Note: To protect the privacy of our members, e-mail addresses have been removed from the archived messages. As a result, some links may be broken.

Find Lesson Plans on getty.edu! GettyGames

/active hands

---------

From: Sears, Ellen (ESears_at_TeacherArtExchange)
Date: Thu Sep 23 2004 - 06:38:35 PDT


there is research that shows that when your hands are active, so is your
brain...
I have elaborate doodles from meetings, classes etc - if I didn't focus on
the doodles, I would be crawling out of my skin. They are the only way I
can focus. And I can read them in a way - find where they started and I can
'read' the presentation from start to finish.
 
http://www.scholastic.com/earlylearner/age4/learning/pre_buildbrain.htm
<http://www.scholastic.com/earlylearner/age4/learning/pre_buildbrain.htm>
 
"Fiddle" toys to keep your hands busy while you focus; water to keep you
refreshed; chocolate and peppermint to breathe enhancing brain function;
hands-on "tools" for active learning.

http://www.4j.lane.edu/wallace/train_04_01_03.html
<http://www.4j.lane.edu/wallace/train_04_01_03.html>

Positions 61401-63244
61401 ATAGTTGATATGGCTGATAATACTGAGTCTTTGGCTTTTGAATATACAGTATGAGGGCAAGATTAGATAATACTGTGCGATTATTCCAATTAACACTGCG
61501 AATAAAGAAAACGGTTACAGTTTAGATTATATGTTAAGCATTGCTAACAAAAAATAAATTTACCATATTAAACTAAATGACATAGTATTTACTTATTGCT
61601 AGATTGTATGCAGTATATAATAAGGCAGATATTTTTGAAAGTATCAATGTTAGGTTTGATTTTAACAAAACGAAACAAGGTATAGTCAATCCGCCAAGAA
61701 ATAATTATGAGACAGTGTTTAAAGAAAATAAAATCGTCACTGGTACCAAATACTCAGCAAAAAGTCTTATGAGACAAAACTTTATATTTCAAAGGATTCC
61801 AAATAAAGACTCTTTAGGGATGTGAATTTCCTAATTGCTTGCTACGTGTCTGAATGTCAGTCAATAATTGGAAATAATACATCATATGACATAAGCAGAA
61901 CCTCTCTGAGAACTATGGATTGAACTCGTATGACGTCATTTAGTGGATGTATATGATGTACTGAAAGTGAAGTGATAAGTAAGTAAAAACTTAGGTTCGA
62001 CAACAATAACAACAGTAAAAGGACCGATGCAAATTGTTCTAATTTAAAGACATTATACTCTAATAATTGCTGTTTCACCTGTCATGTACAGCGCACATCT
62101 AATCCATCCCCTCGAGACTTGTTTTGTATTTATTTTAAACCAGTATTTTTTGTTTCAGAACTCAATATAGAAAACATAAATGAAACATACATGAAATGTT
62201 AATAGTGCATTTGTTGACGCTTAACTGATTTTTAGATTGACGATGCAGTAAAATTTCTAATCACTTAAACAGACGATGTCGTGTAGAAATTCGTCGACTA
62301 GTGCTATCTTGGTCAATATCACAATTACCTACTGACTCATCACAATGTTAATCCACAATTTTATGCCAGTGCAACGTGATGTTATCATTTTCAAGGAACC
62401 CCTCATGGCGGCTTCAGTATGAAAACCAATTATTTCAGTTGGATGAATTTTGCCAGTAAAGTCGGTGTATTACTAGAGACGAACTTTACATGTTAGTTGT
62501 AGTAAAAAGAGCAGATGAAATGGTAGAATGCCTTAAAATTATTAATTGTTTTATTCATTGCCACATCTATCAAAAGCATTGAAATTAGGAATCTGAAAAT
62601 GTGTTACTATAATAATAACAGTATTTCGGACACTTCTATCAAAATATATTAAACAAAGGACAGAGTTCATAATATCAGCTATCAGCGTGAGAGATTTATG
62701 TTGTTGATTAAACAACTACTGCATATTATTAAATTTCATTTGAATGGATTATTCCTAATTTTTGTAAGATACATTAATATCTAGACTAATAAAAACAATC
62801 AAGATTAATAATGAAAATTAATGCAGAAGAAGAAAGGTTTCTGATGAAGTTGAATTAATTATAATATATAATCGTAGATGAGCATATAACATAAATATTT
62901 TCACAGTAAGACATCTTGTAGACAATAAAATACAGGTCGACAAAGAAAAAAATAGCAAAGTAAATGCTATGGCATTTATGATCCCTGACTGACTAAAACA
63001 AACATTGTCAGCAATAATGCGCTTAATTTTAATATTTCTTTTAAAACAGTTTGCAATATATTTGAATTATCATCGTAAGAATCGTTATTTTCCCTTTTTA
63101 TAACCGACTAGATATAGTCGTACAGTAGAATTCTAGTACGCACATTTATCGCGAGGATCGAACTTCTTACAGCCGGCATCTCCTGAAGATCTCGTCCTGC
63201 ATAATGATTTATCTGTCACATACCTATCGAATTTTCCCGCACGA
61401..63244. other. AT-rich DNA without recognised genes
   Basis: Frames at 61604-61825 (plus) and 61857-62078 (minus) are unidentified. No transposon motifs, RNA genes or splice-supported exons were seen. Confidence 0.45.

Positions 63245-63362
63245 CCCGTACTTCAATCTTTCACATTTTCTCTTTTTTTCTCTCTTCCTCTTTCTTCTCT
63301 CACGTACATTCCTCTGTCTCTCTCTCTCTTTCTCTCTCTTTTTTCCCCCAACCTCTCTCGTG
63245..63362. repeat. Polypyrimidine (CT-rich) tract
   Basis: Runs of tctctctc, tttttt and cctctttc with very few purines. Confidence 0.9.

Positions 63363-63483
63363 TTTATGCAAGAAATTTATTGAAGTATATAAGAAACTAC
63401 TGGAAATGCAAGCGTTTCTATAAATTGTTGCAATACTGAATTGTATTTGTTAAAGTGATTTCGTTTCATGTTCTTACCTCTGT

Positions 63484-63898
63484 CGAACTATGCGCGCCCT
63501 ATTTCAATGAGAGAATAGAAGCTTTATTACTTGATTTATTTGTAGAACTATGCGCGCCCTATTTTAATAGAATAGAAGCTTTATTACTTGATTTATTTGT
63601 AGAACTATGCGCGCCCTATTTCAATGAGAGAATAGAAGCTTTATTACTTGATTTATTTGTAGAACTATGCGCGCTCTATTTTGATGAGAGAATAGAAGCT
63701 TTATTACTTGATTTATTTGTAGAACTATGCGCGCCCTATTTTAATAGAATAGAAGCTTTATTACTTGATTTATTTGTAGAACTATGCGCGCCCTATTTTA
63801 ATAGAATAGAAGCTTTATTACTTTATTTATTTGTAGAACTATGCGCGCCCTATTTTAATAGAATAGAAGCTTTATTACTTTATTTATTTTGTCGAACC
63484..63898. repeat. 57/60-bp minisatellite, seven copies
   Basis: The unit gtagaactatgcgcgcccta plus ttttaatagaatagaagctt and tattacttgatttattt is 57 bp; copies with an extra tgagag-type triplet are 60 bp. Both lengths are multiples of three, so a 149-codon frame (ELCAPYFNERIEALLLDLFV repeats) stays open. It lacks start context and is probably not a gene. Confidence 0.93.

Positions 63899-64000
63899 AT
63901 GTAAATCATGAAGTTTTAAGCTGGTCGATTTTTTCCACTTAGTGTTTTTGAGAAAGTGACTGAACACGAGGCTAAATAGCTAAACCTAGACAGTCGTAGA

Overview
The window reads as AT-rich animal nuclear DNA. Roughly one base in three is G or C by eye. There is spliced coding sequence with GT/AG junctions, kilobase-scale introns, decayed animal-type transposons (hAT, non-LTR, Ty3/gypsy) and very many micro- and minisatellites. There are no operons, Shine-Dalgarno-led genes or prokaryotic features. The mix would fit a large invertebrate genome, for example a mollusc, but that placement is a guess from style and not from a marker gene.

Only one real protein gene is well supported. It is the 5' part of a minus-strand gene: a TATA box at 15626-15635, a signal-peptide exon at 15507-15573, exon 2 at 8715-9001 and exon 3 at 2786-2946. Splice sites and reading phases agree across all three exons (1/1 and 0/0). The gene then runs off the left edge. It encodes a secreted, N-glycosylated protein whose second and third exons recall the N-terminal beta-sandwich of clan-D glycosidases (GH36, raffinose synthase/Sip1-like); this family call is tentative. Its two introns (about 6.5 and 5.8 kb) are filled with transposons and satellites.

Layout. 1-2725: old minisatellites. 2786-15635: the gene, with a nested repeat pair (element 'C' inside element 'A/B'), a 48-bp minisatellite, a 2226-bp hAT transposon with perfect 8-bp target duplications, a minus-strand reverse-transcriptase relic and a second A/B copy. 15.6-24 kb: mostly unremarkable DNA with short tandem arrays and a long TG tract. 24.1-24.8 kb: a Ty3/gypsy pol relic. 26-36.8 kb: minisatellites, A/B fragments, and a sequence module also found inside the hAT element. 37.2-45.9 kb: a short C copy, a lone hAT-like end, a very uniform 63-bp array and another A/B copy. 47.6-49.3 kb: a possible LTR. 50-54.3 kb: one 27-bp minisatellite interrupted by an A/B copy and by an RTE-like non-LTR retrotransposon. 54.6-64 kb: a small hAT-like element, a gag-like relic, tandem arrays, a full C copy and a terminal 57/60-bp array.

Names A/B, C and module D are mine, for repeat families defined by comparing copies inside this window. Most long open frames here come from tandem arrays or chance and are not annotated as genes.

Mel Levine's philosophy - active hands to help focus - silly putty, squishy
toys, rubber bands - not that kind...

Why Waldorf schools teach knitting to all of the kids:

Over the past 75 years, Waldorf schools have taught their first graders to
knit before they formally learn to read or manipulate numbers. Carol
Clifton, a handwork teacher for 27 years at the Sacramento Waldorf School in
California, says that "handwork is part of the education we feel is
necessary for children to be healthy. The more you use your body, the better
you can use it. Movement helps form pathways of thinking, problem solving,
and higher-functioning thinking. What you feel with your fingers can make
you think better."

Ellen in KY

---